I developed an ear infection and bad cough while at Camp Kemo this summer and decided to go to the Minute Clinic at CVS to get some medicine. I almost went to Doctor’s Care but something told me they don’t call it Minute Clinic for nothing. Just like I had thought, there was no line and I was able to see the nurse asap and get some antibiotics and nose spray for my cough and ear infection. Now that I have set the stage, let me delve into the title,The Power of saying “I Don’t Know”.
My nurse was very personable and during her questionnaire, I had to reveal I was a cancer survivor and had surgery to insert a portacath in my chest. For those that don’t know, a portacath is used to safely and efficiently give liquids like chemotherapy to patients without going directly through the veins. She quickly shared she currently had a portacath for a rare condition she was living with. Before I knew it, we were both sharing our very different stories of our initial healthcare experiences with our conditions. Those who know me know I don’t have any problem talking about my story. She was sharing with me how doctors from all over the southeast told her that her condition wasn’t a real condition and she was just bloated and overweight. Thankfully, she kept pursuing and finally found a doctor who verified her rare condition.
I shared with her my opposite story of how two doctors who didn’t know what was going on with my leg did something that probably saved my life. They simply told my parents and I “I Don’t Know” and followed up by referring me to someone who may know the answer. The nurse at CVS didn’t have doctors who did this. They just kept passing her over because they hadn’t seen the rare condition that affects only 6,000 people worldwide. Instead of showing compassion for her, they assumed since they didn’t know what it was, then nothing was wrong with her. We sat there and shared more anecdotes from our very different experiences but we both agreed that saying “I Don’t Know” is just as powerful as knowing the answer. You see, if my family physician and the second doctor just passed off the lump on my leg as a sports injury, I probably would not be typing this story.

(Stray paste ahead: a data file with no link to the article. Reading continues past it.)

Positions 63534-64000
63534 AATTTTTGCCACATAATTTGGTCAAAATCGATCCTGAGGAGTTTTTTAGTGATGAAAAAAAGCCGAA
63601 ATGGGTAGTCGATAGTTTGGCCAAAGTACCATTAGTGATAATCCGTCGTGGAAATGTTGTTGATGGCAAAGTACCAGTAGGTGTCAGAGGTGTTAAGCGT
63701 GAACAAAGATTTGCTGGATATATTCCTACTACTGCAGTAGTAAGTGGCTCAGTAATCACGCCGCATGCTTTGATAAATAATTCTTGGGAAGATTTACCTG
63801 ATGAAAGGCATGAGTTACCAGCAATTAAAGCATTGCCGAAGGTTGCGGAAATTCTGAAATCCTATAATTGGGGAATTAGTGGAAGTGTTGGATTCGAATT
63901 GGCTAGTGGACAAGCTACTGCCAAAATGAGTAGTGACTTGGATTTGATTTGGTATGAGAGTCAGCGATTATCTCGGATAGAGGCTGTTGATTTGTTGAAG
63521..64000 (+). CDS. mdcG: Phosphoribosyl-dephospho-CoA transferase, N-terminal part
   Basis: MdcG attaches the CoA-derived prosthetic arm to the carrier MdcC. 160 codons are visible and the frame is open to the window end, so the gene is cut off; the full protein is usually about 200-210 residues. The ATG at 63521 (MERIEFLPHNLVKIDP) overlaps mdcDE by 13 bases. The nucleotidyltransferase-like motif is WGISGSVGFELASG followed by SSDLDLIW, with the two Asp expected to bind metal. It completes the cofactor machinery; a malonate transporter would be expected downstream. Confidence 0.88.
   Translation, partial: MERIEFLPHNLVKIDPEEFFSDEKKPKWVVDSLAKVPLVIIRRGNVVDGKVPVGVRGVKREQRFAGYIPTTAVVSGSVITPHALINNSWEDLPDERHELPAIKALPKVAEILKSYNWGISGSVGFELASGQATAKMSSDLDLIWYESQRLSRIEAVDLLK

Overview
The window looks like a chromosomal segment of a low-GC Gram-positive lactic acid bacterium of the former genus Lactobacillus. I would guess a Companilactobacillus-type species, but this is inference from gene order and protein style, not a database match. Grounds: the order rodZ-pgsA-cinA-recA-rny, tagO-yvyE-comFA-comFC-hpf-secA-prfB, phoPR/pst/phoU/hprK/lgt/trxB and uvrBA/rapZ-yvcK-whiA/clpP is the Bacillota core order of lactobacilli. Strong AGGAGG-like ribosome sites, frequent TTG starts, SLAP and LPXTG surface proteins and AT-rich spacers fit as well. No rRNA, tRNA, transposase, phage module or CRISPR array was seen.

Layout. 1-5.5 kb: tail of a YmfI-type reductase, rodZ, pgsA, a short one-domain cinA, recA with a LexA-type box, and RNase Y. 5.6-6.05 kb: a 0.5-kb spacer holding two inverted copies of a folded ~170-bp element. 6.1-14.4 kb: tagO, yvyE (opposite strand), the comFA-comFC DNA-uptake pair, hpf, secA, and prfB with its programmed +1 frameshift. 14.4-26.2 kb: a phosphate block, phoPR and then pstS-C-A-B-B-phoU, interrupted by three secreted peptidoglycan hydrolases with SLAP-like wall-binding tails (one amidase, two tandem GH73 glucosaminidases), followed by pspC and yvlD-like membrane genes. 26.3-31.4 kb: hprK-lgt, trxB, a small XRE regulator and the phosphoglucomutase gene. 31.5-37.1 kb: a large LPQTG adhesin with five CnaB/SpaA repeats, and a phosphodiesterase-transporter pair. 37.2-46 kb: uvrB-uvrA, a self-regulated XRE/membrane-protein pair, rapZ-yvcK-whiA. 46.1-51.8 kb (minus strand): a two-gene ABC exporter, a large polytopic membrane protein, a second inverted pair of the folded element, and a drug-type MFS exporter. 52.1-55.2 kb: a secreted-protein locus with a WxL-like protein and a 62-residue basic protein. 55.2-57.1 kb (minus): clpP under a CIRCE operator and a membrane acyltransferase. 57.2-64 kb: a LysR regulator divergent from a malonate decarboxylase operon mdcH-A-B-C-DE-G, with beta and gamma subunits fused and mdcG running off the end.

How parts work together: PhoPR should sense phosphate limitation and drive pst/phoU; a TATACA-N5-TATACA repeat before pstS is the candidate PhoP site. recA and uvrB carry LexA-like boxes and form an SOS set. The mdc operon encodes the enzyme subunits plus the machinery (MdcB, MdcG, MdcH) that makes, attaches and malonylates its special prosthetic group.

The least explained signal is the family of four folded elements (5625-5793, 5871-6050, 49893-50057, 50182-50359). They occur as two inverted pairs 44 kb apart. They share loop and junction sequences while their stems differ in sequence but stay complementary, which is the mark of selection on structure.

I encourage you to not be afraid of saying “I Don’t Know”. In our daily lives, we are asked questions. Some of those questions require very minimum thought but some questions asked of us require some type of professional or personal experiences or expertise. When someone asks a question, the majority of people want the correct answer. Part of living life right is knowing how to say “I Don’t Know.” In my situation above, someone saying I don’t know helped save my life. The follow up to saying “I Don’t Know” is pointing the person in a direction where their question can be answered. Imagine if the nurse at CVS didn’t have the internal instinct to keep pushing. If she took the many doctors’ word or “expertise”, she may not be here right now. “I Don’t Know” is a powerful tool we should add to our arsenal of being leaders and human beings in our community. That sounds strange doesn’t it? Why would someone want to add a tool like saying “I Don’t Know” in their personal leadership toolbox? It’s simple. If you tell someone “I Don’t Know”, you free them to receive the answer they need. Giving them wrong information/answers because you don’t want to seem unintelligent is doing them a disservice and will ultimately make you untrustworthy. I encourage you to use “I Don’t Know” when those moments arise. Thanks for reading. Please Share!
My wife, Tasia King, sums up the body language of "I Don't Know" in this picture pretty well. :-)